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The Modern Day Gulags of China

November 11, 2019

 

The advent of Chinese Government’s ongoing oppression on its ethnic population of the Xinjiang province is no new instance of unethical use of state power. Apart from being a case of human rights violation, it stands to be an apt illustration of the Orwellian nature of the Chinese Government. However, this issue brings many new dimensions to the scenario of international community’s concern for protection of human rights. This is because the global response to this crisis has been quite surprising and has followed an unexpected trend. In fact, it has landed us to a position to ponder whether economic concerns remain to be prioritized over humanitarian concerns or whether the latter would be attended only if it doesn’t affect the former or might be in interest of it.

 

But before dwelling into investigating the suspected phenomenon that has been stated above, it would be noteworthy to have a brief overview of the prevailing situation in Xinjiang,  so as to instill a realization of how grave the situation is to be ignored, let us refer to a personal account we have the story Samarkand, who was held captive in the detention centres.

 

Detention Chambers Or ‘Re-Education Centers'?

Chinese police were the only people who helped Samarkand when he was living a life of   distress and was exploited by a criminal gang following the death of his parents at the age of 11. Owing to this faith, he went to meet the police again on 19th October 2017 on being invited for a meeting, hoping to help them. But little did he anticipate that the meeting would rather be an interrogation for a period of 72 hours with his hands cuffed and cameras being pointed towards him. After this meeting, he was kept in a cell only to have finally been transferred to a detention centre or “re-education” centres as the Chinese Government put it.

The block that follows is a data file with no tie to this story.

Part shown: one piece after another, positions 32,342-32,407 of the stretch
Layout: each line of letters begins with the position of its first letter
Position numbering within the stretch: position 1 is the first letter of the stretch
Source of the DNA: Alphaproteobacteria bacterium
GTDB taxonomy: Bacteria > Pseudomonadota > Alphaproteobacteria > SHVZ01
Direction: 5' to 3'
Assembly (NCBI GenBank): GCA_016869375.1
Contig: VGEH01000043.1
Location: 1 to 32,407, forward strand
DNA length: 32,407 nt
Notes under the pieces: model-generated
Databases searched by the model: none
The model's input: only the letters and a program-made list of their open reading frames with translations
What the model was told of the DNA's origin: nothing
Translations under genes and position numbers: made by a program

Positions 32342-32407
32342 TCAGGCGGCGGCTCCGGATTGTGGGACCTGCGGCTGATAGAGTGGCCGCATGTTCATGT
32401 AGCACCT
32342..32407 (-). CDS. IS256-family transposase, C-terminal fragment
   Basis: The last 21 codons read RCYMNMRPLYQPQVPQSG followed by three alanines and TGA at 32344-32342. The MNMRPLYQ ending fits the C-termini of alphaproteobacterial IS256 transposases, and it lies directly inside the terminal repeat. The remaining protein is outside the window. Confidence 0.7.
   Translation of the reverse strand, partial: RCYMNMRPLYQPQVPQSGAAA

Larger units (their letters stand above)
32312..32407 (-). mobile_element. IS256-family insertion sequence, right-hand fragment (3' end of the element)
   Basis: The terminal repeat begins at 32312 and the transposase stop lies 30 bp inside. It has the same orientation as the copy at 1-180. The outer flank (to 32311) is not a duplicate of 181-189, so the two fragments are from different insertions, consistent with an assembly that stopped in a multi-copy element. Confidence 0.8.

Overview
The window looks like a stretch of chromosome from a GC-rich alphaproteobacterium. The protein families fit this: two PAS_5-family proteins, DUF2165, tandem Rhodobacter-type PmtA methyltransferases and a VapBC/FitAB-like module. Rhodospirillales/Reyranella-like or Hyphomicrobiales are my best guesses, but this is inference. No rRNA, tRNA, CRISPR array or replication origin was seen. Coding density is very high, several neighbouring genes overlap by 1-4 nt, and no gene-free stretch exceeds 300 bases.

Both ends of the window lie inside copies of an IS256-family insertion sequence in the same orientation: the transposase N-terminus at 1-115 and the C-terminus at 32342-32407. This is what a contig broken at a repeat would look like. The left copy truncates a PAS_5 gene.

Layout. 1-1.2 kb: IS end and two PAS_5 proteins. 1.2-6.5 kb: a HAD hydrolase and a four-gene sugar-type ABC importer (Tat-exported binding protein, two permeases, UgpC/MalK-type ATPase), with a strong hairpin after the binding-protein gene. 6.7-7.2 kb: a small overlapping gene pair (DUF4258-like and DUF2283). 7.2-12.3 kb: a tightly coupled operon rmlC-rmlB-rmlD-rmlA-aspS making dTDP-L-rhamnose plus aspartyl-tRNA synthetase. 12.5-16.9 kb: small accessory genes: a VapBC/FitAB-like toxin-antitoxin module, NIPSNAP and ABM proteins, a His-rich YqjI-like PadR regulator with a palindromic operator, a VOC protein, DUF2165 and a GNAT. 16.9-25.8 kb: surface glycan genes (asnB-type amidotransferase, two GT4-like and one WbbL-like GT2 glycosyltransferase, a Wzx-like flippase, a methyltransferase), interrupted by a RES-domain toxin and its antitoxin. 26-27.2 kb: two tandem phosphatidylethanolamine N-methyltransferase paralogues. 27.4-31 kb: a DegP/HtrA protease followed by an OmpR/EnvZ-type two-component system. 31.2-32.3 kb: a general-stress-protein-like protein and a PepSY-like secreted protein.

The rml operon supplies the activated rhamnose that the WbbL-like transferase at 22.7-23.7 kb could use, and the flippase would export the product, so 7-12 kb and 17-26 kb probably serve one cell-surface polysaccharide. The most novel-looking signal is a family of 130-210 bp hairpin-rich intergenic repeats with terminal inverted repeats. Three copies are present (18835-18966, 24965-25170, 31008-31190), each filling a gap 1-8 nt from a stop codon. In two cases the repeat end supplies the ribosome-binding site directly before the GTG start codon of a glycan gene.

Upon determining the causality of this incident, we are confronted with the fact that Samarkand belonged to the Kazakh community which are inhabitants of the rural Xinjiang region of China. On top of that and most importantly, he spent eight years of his life working in Kazakhstan. It was on these grounds that he was sentenced to the detention centres as he fell into one of the categories which made people liable to be sent to these centres. According to the Samarkand, these categories were: those who were religious, those who were suspected of being criminals and those who travelled abroad. Moreover, when Samarkand recounted the experiences of detention centres it seemed very familiar to the facts that we get to hear from various media reports. Be it denouncing one’s faith or being encouraged to admire the Chinese leadership, mainstream culture, and history.